Treasured gorge survives - for now
Villagers' protests seen as key in putting Tiger Leaping dam project on hold
Tiger Leaping Gorge has survived another round of dam-building frenzy, but locals wonder how long it can last with China's obsession for big hydropower projects.
Lijiang farmer Li Xiuwu was proud to get a part-time job in the park of the famed gorge in northwest Yunnan province.
Pulling a rickshaw along one of the world's most spectacular canyons on the roaring Jinsha River, a tributary of the Yangtze, he said he was lucky to be one of 22 runners chosen from over 1,700 people from Lunan village.
'The gorge is world famous and we see tourists from all over,' said the 45-year-old farmer whose home in Longpan, Yulong county, was within walking distance of the gorge.
'It's a pretty good job ... and people in my village are all jealous.'
But his excitement has been overshadowed by speculation over the damming of Tiger Leaping Gorge, which had more than 500,000 visitors from around the world in 2006.
'I heard from the park staff that the gorge would disappear in three years when a big dam is to be built,' Mr Li said. 'That'll be the end of our good days,' he said, referring to a planned resettlement of his village.
But what he did not know was that Yunnan authorities quietly dropped the controversial proposal late last year.
The move, according to local sources, was decided by the provincial government, a key supporter of the dam project, amid fierce local opposition and international concerns.
Authorities have decided to move the dam 200km upstream to a Tibetan-populated area between Qizong in Weixi county and Tuoding in Deqin county in Diqing Tibetan Autonomous Prefecture, which could reduce by up to 80 per cent the number of people to be displaced by the project.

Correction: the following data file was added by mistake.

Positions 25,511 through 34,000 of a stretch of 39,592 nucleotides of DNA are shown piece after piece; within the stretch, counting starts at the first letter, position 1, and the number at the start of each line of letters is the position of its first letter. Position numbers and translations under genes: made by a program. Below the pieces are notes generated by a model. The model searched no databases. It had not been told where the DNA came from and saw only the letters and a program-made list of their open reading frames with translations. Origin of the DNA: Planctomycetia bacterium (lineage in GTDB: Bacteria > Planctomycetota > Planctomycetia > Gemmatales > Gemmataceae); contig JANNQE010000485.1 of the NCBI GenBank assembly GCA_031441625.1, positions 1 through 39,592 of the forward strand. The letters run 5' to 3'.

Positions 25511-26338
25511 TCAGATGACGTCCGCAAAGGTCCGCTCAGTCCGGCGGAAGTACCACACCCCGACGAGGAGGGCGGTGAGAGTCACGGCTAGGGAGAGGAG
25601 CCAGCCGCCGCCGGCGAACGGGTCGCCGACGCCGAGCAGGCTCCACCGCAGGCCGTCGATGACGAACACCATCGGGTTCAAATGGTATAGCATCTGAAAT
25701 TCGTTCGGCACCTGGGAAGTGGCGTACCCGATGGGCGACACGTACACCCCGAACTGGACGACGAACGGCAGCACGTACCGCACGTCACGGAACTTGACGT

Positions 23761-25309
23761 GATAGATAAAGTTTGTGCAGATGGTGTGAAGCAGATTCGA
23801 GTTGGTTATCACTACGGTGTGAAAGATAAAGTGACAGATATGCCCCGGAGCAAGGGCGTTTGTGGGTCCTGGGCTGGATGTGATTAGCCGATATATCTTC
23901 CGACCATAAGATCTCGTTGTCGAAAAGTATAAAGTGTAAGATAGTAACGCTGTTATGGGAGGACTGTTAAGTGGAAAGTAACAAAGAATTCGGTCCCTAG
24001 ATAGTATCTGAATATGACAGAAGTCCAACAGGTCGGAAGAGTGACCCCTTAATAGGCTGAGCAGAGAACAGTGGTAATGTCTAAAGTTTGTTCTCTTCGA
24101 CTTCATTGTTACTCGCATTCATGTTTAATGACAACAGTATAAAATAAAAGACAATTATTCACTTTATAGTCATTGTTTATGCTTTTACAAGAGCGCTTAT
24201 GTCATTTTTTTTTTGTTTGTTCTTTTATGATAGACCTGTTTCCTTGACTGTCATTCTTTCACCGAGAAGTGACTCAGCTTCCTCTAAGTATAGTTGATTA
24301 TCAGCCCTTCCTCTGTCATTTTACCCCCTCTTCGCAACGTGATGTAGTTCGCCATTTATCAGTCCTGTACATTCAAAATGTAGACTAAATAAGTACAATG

Yang Yong, a geologist familiar with the mainland's hydropower development, confirmed the project had been dropped.
He said engineers from the Yangtze River water resources conservation commission, which was in charge of managing the river and its tributaries, had started to inspect the new location.
A report by the government- controlled Chuncheng Evening News in Kunming last month also shed some light on the rather secretive dam-building plan.
While preparations for the other dams proposed on the Jinsha River proceeded smoothly, authorities 'were still choosing between Qizong and Longpan to decide the final dam site under the direction of [the] provincial government'.
Yu Xiaogang, founder of Green Watershed, an NGO in Kunming, said it was a victory for villagers who had united to make themselves heard. 'They have been opposed to the dam proposal from the very beginning ... and they should take credit for the scrapping of it.'
Oddly, however, most villagers along the Jinsha said they had not heard from officials more than a month after the decision was made.
'Is it true?' asked Mr Li. 'It is definitely great for us if it is confirmed.'
Authorities have shown little desire to put an end to the guessing game over the fate of the gorge, which has been at the centre of controversy since 2003.
Analysts noted it would be difficult for the government to admit its latest compromise due to strong international pressure. It was also a bitter setback to authorities' hydropower ambitions, in which at least millions of yuan had been spent on field surveys and other preparations.
Their remarks were confirmed by sources close to the provincial government, which decided not to make an announcement or allow media coverage.
Tiger Leaping Gorge, where the Jinsha River cuts through the Yulong and Haba mountains, is more than 16km long, and has long been seen as the perfect site for a big dam.
Driven by the quest for energy, China began its survey of the huge hydropower potential of the river in the 1950s, especially the section around the gorge. But technological and funding difficulties proved insurmountable.
The plan re-emerged in recent years when the provincial government and Huaneng Energy proposed a 276-metre-high dam at the gorge, part of an eight-dam project on the 560km stretch of the Jinsha's middle reaches.
Huaneng is a power giant on the mainland, headed by Li Xiaopeng, son of former premier Li Peng .